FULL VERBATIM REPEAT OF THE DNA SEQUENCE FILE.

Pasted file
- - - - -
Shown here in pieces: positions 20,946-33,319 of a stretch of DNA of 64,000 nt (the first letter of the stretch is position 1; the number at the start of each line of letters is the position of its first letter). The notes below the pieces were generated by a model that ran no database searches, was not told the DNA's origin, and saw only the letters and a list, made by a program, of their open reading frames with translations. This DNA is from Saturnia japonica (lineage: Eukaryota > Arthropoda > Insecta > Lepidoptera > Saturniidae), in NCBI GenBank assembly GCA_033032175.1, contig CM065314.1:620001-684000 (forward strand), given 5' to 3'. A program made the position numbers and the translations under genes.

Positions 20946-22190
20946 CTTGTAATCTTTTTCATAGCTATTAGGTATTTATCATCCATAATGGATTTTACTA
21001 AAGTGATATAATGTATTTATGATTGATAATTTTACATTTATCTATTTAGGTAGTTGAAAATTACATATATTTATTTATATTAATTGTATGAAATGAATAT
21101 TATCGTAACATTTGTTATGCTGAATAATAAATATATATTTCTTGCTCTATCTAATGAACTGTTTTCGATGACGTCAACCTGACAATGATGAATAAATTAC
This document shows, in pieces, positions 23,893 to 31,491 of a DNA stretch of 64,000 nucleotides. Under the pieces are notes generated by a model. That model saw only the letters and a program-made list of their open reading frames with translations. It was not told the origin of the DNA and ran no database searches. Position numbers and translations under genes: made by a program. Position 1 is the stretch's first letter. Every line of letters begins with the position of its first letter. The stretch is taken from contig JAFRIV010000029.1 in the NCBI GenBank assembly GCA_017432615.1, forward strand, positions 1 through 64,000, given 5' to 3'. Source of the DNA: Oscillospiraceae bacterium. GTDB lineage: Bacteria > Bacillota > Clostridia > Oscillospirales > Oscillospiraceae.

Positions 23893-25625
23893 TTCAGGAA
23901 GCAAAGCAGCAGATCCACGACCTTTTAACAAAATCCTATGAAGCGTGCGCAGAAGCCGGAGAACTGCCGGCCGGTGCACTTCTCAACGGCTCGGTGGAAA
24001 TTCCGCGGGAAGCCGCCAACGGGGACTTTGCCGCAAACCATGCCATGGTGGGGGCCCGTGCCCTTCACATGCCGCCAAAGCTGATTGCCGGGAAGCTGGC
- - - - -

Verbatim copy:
Shown here in pieces: positions 20,946-33,319 of a stretch of DNA of 64,000 nt (the first letter of the stretch is position 1; the number at the start of each line of letters is the position of its first letter). The notes below the pieces were generated by a model that ran no database searches, was not told the DNA's origin, and saw only the letters and a list, made by a program, of their open reading frames with translations. This DNA is from Saturnia japonica (lineage: Eukaryota > Arthropoda > Insecta > Lepidoptera > Saturniidae), in NCBI GenBank assembly GCA_033032175.1, contig CM065314.1:620001-684000 (forward strand), given 5' to 3'. A program made the position numbers and the translations under genes.

Positions 20946-22190
20946 CTTGTAATCTTTTTCATAGCTATTAGGTATTTATCATCCATAATGGATTTTACTA
21001 AAGTGATATAATGTATTTATGATTGATAATTTTACATTTATCTATTTAGGTAGTTGAAAATTACATATATTTATTTATATTAATTGTATGAAATGAATAT
21101 TATCGTAACATTTGTTATGCTGAATAATAAATATATATTTCTTGCTCTATCTAATGAACTGTTTTCGATGACGTCAACCTGACAATGATGAATAAATTAC
This document shows, in pieces, positions 23,893 to 31,491 of a DNA stretch of 64,000 nucleotides. Under the pieces are notes generated by a model. That model saw only the letters and a program-made list of their open reading frames with translations. It was not told the origin of the DNA and ran no database searches. Position numbers and translations under genes: made by a program. Position 1 is the stretch's first letter. Every line of letters begins with the position of its first letter. The stretch is taken from contig JAFRIV010000029.1 in the NCBI GenBank assembly GCA_017432615.1, forward strand, positions 1 through 64,000, given 5' to 3'. Source of the DNA: Oscillospiraceae bacterium. GTDB lineage: Bacteria > Bacillota > Clostridia > Oscillospirales > Oscillospiraceae.

Positions 23893-25625
23893 TTCAGGAA
23901 GCAAAGCAGCAGATCCACGACCTTTTAACAAAATCCTATGAAGCGTGCGCAGAAGCCGGAGAACTGCCGGCCGGTGCACTTCTCAACGGCTCGGTGGAAA
24001 TTCCGCGGGAAGCCGCCAACGGGGACTTTGCCGCAAACCATGCCATGGTGGGGGCCCGTGCCCTTCACATGCCGCCAAAGCTGATTGCCGGGAAGCTGGC